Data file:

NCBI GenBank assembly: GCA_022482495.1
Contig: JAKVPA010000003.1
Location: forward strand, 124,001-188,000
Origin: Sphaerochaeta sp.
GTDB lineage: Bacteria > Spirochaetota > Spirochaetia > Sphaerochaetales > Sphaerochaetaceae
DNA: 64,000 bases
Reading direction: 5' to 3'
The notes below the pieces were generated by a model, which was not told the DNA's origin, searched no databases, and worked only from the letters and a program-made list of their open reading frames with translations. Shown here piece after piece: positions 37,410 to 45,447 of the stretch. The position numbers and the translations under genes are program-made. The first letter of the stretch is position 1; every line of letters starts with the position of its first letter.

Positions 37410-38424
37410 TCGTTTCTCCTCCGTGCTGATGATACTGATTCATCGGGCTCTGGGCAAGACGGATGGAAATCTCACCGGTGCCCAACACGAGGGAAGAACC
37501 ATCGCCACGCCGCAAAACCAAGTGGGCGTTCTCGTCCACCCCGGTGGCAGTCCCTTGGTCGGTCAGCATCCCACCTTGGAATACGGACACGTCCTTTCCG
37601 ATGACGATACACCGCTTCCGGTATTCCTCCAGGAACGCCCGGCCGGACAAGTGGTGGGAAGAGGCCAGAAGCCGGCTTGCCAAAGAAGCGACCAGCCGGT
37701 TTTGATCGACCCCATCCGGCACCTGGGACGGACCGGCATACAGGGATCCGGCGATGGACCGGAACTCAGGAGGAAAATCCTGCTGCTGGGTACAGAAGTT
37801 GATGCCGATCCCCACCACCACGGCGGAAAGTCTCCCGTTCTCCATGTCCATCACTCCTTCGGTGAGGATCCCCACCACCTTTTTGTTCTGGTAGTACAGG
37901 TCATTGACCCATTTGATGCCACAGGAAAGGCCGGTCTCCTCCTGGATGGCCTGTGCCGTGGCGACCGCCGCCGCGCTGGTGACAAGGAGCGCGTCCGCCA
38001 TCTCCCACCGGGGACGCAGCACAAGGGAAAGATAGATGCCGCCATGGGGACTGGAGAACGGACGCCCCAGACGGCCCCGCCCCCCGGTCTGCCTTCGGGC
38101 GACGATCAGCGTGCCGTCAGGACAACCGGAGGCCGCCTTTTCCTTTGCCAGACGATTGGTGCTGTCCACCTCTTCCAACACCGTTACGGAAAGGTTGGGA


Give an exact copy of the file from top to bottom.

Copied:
NCBI GenBank assembly: GCA_022482495.1
Contig: JAKVPA010000003.1
Location: forward strand, 124,001-188,000
Origin: Sphaerochaeta sp.
GTDB lineage: Bacteria > Spirochaetota > Spirochaetia > Sphaerochaetales > Sphaerochaetaceae
DNA: 64,000 bases
Reading direction: 5' to 3'
The notes below the pieces were generated by a model, which was not told the DNA's origin, searched no databases, and worked only from the letters and a program-made list of their open reading frames with translations. Shown here piece after piece: positions 37,410 to 45,447 of the stretch. The position numbers and the translations under genes are program-made. The first letter of the stretch is position 1; every line of letters starts with the position of its first letter.

Positions 37410-38424
37410 TCGTTTCTCCTCCGTGCTGATGATACTGATTCATCGGGCTCTGGGCAAGACGGATGGAAATCTCACCGGTGCCCAACACGAGGGAAGAACC
37501 ATCGCCACGCCGCAAAACCAAGTGGGCGTTCTCGTCCACCCCGGTGGCAGTCCCTTGGTCGGTCAGCATCCCACCTTGGAATACGGACACGTCCTTTCCG
37601 ATGACGATACACCGCTTCCGGTATTCCTCCAGGAACGCCCGGCCGGACAAGTGGTGGGAAGAGGCCAGAAGCCGGCTTGCCAAAGAAGCGACCAGCCGGT
37701 TTTGATCGACCCCATCCGGCACCTGGGACGGACCGGCATACAGGGATCCGGCGATGGACCGGAACTCAGGAGGAAAATCCTGCTGCTGGGTACAGAAGTT
37801 GATGCCGATCCCCACCACCACGGCGGAAAGTCTCCCGTTCTCCATGTCCATCACTCCTTCGGTGAGGATCCCCACCACCTTTTTGTTCTGGTAGTACAGG
37901 TCATTGACCCATTTGATGCCACAGGAAAGGCCGGTCTCCTCCTGGATGGCCTGTGCCGTGGCGACCGCCGCCGCGCTGGTGACAAGGAGCGCGTCCGCCA
38001 TCTCCCACCGGGGACGCAGCACAAGGGAAAGATAGATGCCGCCATGGGGACTGGAGAACGGACGCCCCAGACGGCCCCGCCCCCCGGTCTGCCTTCGGGC
38101 GACGATCAGCGTGCCGTCAGGACAACCGGAGGCCGCCTTTTCCTTTGCCAGACGATTGGTGCTGTCCACCTCTTCCAACACCGTTACGGAAAGGTTGGGA